Following recommendations to cross-fertilize leisure constraints and recreation conflict research, this project proposes contributions to the leisure literature in two areas: (1) it advances the study of outdoor recreation conflict by empirically testing the role of motivations in coping with outdoor recreation conflict and (2) it further develops the discussion of the relationships among motivations, constraints, coping, and participation. Analysis of data from hiker surveys in Minnesota, USA, revealed that: (1) constraints, coping, and motivations directly impacted outdoor recreation participation, and (2) coping did not mediate the relationship between constraints and participation. Whereas data do not elucidate the roles among these variables, they do empirically support the relationship between constraints and conflict. Hence, findings suggest the need for future constraint investigation to include motivation and coping indicators.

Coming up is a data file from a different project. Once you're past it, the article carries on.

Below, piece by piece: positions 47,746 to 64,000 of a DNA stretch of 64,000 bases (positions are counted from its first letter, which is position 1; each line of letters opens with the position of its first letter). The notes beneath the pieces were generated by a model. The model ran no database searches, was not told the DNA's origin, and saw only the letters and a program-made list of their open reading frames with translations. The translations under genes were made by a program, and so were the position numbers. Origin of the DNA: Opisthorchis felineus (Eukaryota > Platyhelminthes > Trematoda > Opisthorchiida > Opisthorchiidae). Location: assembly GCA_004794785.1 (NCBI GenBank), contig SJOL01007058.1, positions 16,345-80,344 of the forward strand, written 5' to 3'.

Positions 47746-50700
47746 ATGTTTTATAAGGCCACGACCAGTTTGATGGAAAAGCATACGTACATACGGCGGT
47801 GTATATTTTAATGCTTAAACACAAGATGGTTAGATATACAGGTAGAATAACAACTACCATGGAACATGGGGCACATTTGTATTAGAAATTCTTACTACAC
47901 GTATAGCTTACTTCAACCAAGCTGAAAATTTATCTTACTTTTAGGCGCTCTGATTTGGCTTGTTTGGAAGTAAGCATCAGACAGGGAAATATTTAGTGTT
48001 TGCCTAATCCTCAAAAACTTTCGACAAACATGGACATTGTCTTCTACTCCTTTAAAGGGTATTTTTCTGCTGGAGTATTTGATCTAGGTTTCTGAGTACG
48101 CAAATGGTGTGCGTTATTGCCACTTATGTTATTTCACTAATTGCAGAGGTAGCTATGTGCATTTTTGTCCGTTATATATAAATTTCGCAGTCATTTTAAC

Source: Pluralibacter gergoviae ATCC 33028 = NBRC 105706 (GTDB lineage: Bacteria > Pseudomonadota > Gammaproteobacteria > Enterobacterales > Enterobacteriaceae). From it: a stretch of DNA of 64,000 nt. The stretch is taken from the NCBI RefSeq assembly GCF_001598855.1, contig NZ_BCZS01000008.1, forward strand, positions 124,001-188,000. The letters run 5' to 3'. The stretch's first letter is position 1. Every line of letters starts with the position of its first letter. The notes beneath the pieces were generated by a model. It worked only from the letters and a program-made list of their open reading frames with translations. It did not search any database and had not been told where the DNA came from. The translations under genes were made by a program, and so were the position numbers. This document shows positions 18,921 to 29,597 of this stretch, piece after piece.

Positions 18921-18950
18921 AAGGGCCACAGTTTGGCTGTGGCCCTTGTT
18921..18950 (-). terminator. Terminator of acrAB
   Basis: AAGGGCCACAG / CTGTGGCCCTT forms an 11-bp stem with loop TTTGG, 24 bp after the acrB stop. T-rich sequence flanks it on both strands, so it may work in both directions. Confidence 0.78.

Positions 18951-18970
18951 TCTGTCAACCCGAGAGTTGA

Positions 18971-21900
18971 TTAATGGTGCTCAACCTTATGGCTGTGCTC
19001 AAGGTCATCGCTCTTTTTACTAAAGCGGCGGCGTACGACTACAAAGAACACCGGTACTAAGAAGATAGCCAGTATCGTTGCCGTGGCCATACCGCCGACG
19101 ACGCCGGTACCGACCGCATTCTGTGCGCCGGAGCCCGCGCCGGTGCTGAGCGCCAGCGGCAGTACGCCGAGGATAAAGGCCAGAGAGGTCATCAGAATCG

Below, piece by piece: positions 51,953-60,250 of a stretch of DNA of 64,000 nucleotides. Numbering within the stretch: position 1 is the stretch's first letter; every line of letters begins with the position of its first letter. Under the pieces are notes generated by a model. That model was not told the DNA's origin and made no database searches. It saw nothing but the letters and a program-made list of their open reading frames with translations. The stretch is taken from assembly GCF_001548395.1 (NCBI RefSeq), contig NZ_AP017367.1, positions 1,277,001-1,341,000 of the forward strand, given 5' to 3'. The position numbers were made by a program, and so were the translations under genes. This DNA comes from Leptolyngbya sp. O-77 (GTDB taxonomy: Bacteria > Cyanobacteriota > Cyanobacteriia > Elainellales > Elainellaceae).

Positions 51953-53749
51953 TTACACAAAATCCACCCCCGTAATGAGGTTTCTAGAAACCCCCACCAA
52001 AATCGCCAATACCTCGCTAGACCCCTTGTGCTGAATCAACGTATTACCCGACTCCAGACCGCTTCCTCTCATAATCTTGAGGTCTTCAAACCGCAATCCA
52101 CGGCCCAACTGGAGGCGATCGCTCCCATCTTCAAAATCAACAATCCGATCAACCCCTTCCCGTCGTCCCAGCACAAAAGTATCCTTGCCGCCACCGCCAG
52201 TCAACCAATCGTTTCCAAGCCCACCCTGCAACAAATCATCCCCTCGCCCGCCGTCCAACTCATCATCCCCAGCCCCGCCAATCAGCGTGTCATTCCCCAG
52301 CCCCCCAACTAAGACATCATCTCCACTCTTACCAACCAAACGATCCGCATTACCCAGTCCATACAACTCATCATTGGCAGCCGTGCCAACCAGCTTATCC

Bibliographical noteFunding Information:
Project funded by the Recreational Trails Program in the U.S. Department of Transportation׳s Federal Highway Administration as well as the Carlson Chair for Travel, Tourism and Hospitality at the University of Minnesota Tourism Center. Thanks to the Minnesota Department of Natural Resources, Tim Kelly in particular, for assistance with questionnaire design. Thank you to the graduate students who worked on the descriptive reports for this project, Andrea Schuweiller and Theresa Bipes, and others who assisted with mailing efforts.
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- Outdoor recreation